Moisson Montréal is the largest food bank in Canada. They gather and distribute food, free of charge, to organizations that provide food and finished meals to families and individuals. In 2011-2012, Moisson Montréal delivered 10.4 million kilograms of food and other essential products — valued at over $55 million CAD — to community organizations on the island of Montreal. There are 212 community organizations that source food and meals from Moisson Montréal, and these organizations service about 150,000 people per month, including more than 40,000 children.
But Moisson Montréal was facing challenges. The organization relies on the generosity of more than 150 suppliers that often donate perishable food with only a few days of shelf life left. And as their suppliers become more efficient, they need to ensure that most of the food they receive gets used instead of going to waste. Hence, Moisson Montréal faced increasing pressure to provide end-to-end traceability and improve its fulfillment capabilities.
To meet these requirements, Moisson Montréal implemented the Accellos 6.3 warehouse management system (WMS) at it 72,000 square foot warehouse. Moisson Montréal is the first food bank to implement this kind of inventory system in North America. The warehouse employs 50 workers per day, most of them unpaid volunteers.
The old logistics flow involved color coding perishable food when it came in. For example, a pallet with a red tag might indicate food that needed to be given away by the end of the day. Further, the organizations Moisson Montréal supports would come into the warehouse, look at what was available, pick the items they needed, and then declare what they picked at the end of the process. In theory, these organizations would follow guidelines as to how much they could pick, based on the number of families they served. But the lack of control associated with this process was rather obvious.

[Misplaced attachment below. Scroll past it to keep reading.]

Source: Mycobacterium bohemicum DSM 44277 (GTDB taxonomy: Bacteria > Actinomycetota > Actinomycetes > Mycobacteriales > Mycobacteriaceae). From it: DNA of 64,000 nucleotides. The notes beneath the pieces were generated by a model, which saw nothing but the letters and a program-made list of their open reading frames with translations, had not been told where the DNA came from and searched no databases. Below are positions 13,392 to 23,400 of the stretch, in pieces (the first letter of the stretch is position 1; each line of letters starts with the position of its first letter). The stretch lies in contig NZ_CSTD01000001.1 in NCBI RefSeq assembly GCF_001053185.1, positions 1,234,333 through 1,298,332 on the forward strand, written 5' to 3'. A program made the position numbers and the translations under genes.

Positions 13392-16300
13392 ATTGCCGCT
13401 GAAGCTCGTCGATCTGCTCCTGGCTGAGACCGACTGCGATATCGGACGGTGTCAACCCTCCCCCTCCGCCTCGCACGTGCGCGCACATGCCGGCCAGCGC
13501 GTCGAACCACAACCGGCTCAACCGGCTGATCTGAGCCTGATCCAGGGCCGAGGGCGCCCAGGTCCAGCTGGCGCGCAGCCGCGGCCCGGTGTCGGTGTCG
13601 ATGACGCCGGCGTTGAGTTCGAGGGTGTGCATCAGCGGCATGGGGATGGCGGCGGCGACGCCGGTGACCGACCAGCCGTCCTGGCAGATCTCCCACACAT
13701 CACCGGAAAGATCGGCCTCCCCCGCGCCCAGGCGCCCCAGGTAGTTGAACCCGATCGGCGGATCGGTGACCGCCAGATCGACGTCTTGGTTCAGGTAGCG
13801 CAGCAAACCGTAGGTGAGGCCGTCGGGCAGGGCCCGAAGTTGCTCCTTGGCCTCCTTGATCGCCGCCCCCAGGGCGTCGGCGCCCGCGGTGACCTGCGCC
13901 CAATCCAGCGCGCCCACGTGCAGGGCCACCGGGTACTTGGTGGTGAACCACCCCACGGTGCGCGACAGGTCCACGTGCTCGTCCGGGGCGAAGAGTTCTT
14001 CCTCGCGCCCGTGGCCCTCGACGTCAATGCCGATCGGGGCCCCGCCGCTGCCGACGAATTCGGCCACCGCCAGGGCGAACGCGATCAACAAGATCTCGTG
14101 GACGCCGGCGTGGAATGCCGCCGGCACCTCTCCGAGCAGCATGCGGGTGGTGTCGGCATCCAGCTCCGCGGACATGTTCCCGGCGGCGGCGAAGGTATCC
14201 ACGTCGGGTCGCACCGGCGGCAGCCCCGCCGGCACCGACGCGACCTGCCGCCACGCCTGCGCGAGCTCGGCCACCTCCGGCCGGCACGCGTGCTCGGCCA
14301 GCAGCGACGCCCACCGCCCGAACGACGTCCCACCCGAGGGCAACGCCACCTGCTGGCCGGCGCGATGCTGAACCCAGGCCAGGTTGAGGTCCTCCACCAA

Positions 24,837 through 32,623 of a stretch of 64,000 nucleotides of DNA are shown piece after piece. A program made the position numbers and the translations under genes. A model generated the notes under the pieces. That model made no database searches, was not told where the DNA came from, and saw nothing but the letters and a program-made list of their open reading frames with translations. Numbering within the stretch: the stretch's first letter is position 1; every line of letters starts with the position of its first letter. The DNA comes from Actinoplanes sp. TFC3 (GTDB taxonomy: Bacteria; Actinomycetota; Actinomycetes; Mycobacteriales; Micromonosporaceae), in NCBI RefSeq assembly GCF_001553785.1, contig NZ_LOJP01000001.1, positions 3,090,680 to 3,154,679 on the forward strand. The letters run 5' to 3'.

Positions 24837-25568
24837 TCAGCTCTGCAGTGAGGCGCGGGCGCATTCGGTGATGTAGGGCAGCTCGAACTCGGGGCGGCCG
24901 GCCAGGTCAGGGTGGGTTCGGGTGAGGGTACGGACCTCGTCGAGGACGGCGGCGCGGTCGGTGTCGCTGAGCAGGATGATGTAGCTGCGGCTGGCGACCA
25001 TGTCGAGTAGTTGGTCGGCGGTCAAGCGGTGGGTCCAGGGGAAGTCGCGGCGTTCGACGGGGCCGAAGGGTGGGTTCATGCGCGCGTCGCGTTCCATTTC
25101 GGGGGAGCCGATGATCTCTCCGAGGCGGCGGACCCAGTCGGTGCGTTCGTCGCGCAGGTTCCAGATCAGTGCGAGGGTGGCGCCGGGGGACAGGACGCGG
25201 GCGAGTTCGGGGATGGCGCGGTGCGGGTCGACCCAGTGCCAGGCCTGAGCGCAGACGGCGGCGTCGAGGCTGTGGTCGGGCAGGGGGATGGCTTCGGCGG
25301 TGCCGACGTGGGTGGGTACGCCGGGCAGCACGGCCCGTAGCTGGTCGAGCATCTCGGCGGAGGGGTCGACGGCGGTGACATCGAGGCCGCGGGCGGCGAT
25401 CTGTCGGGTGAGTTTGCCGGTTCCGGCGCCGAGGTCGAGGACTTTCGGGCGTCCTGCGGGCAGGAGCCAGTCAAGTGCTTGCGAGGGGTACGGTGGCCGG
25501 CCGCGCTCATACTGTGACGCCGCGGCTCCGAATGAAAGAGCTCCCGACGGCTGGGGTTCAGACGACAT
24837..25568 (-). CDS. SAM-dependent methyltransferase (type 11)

Now, however, there are controls in place. When food comes in, expiration dates are assigned to the pallets. The system knows, for example, whether the food has five days of shelf life left and counts down the time remaining every 24 hours. Food that is about to expire is allocated to pick lists first. As a result, 15 to 20 percent less food is thrown away today compared to before the system was implemented.
Under the new process, organizations are given a paper pick list when they show up. Their employees go into the warehouse, pick the items on their list, and then go to a checkout line, just like in a grocery store, where the accuracy of the picks is verified and the WMS adjusts on-hand inventory in real time.
Moisson Montréal also uses a custom-built allocation engine, integrated to the WMS, that allocates food to the recipient organizations based on the number of families they serve and the amount of food currently available in a food category. The engine also makes real time allocation adjustments. For example, if 20 organizations are scheduled to show up and pick food in the morning, but only 15 show up, the excess inventory from that half day fulfillment bucket can be reallocated to the organizations that showed up.
The WMS serves another purpose. While volunteers at Moisson Montréal often come on a punctual basis (from businesses, schools, community groups, etc.), Moisson Montréal also welcomes volunteers who wish to embark on a social or professional integration process at the organization. These volunteers work closely with full time employees, at least initially, and over time they acquire various social and professional skills. They are shown, for example, how to do simple data entry and track records in the WMS, adding to the list of technical skills that will prove useful when they integrate back into the job market. Working with the WMS allows long term volunteers to put on their resume that they have worked with a business computer system.
The WMS project began in October of 2011 and was completed in early April of 2012. Food reception and redistribution processes were impacted for a couple of days after going live, but by the third day they were able to complete all planned picks and distributions without any overtime. After two weeks, most of the remaining kinks were worked out.
Not surprisingly, there was some push back initially from the organizations Moisson Montréal supplies, because of the enhanced control brought on by the new system. But the existing rules do help to enforce equity and Moisson Montréal continues to improve the allocation rules.
The whole system cost $150,000 for the software plus implementation. This is a very low cost when you consider that it includes the cost of the custom-built allocation engine. Some of the money to buy the system was donated by Bell, a telecommunications company.
Merci, Moisson Montréal.
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